Its not disingenuous. Statistically, including contraception coverage saves them money. If this were purely a capitalism issue, insurance agencies would treat them like air bags and give you a discount for having them. Medical payouts associated with babies are, like auto injury payouts, orders of magnitude higher than the costs associated with providing preventative mechanisms.

  8. Modusoperandi:

    aluchko, a not-pregnant insuree is cheaper than a pregnant one (and regularly inspected ladyparts are cheaper in the long run than those that aren’t). That’s why the insurance companies didn’t make a peep.

  9. Gregory in Seattle:

    I find it amusing when the wanna-be dictators are so ignorant of how government works.

  10. Michael Heath:

    aluchko writes:

    This has always struck me as disingenuous. The insurance companies aren’t going to do this for free out of the goodness of their hearts, they’ll just call it ‘free’ and fund it by raising prices elsewhere, you either pay $5 for contraception and $95 for other insurance, or $0 for contraception and $100 for other insurance, all that’s changing is a line on the bill.

    eric responds:

    Its not disingenuous. Statistically, including contraception coverage saves them money. If this were purely a capitalism issue, insurance agencies would treat them like air bags and give you a discount for having them. Medical payouts associated with babies are, like auto injury payouts, orders of magnitude higher than the costs associated with providing preventative mechanisms.

    eric, a cite would be welcomed. The last time I researched this, in 2009, there was no consensus position amongst economists about which approach lowered insurance company costs. An early-2012 Factcheck.org article reports this question remains an unknown: http://www.factcheck.org/2012/02/cloudy-contraception-costs/ .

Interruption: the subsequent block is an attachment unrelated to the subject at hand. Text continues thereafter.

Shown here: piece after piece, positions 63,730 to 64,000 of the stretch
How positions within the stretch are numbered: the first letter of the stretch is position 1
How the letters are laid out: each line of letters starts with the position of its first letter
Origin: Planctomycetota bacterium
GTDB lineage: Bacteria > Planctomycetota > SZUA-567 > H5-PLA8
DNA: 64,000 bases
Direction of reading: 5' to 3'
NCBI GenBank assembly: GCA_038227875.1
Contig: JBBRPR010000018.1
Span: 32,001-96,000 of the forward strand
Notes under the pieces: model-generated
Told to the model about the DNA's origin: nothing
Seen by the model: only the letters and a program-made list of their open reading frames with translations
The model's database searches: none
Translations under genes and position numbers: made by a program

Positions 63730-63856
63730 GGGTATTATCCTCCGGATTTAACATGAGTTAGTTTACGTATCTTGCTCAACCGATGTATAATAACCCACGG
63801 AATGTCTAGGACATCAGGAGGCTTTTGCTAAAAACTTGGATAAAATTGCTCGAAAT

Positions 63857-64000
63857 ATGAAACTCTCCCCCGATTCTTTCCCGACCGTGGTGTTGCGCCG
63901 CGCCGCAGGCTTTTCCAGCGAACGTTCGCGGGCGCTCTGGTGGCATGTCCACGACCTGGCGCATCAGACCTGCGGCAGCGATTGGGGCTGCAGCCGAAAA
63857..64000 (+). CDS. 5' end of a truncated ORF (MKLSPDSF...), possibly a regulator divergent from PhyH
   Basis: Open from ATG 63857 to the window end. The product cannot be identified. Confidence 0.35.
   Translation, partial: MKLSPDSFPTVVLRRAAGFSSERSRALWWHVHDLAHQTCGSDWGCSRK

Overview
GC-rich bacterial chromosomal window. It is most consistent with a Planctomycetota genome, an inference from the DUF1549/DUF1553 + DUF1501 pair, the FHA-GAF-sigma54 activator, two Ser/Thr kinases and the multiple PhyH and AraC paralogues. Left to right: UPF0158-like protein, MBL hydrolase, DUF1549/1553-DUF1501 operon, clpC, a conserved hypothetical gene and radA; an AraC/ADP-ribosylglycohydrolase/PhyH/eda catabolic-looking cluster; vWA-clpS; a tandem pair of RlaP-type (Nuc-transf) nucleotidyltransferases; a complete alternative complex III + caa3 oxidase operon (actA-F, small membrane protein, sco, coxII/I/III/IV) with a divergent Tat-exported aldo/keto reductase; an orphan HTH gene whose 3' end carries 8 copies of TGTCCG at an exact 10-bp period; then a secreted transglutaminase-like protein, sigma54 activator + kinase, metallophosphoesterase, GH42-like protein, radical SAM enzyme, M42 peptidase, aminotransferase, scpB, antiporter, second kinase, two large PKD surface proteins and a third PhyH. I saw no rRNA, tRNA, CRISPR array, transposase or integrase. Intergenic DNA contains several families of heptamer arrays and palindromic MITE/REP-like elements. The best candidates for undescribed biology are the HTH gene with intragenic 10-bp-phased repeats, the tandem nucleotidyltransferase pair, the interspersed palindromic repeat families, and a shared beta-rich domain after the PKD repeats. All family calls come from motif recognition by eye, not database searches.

I understand why “common sense” would have one intuitively conclude free contraception coverage lowers the cost insurance company costs. But King Evidence frequently falsifies common sense, which is why scientific literates find Sarah Palin so absurd.

  11. Area Man:

    “Earlier this month, as the nation endured the “fiscal cliff” crises and negotiation, the administration floated the idea of minting the trillion-dollar coin.”

    Bah, I know this may seem trivial, but he’s got the “fiscal cliff” completely mixed up with the debt ceiling ransom. They are completely different things brought about for different reasons. Although in both cases it was Santorum’s part that caused the crisis, on purpose, in an attempt to extract concessions that they couldn’t get through the normal Constitutional process. If you want to complain about abuse of power, that would be a good place to start.

  12. patrickashton:

    It’s truly amazing how someone who spent 16 years in Congress can know so little about how our government works.

  13. Right Wing Round-Up – 1/24/13 « Radical Right Thugs: assassins of gay soul and spirit:

    [...] Ed Brayton @ Dispatches from the Culture Wars: Santorum: Still Incredibly Dishonest.  [...]

  14. Christoph Burschka:

    Ronald Reagan did it when he implemented the policy by executive order in 1984. And when it was overturned by executive order by Bill Clinton in 1993 and then reinstated by George W. Bush by executive order in 2001.

    Like kids fighting over the thermostat. <_<

  15. iangould:

    “It’s truly amazing how someone who spent 16 years in Congress can know so little about how our government works.”

    I don’t find it at all amazing that someone who spent 16 years in Congress can think the average WND reader know so little about how our government works.”

  16. shouldbeworking:

    “It’s truly amazing how someone who spent 16 years in Congress can know so little about how our government works.”

    I don’t find it at all amazing that someone who spent 16 years in Congress can think the average WND reader writer know so little about how our government works.”

    I fixed that for you.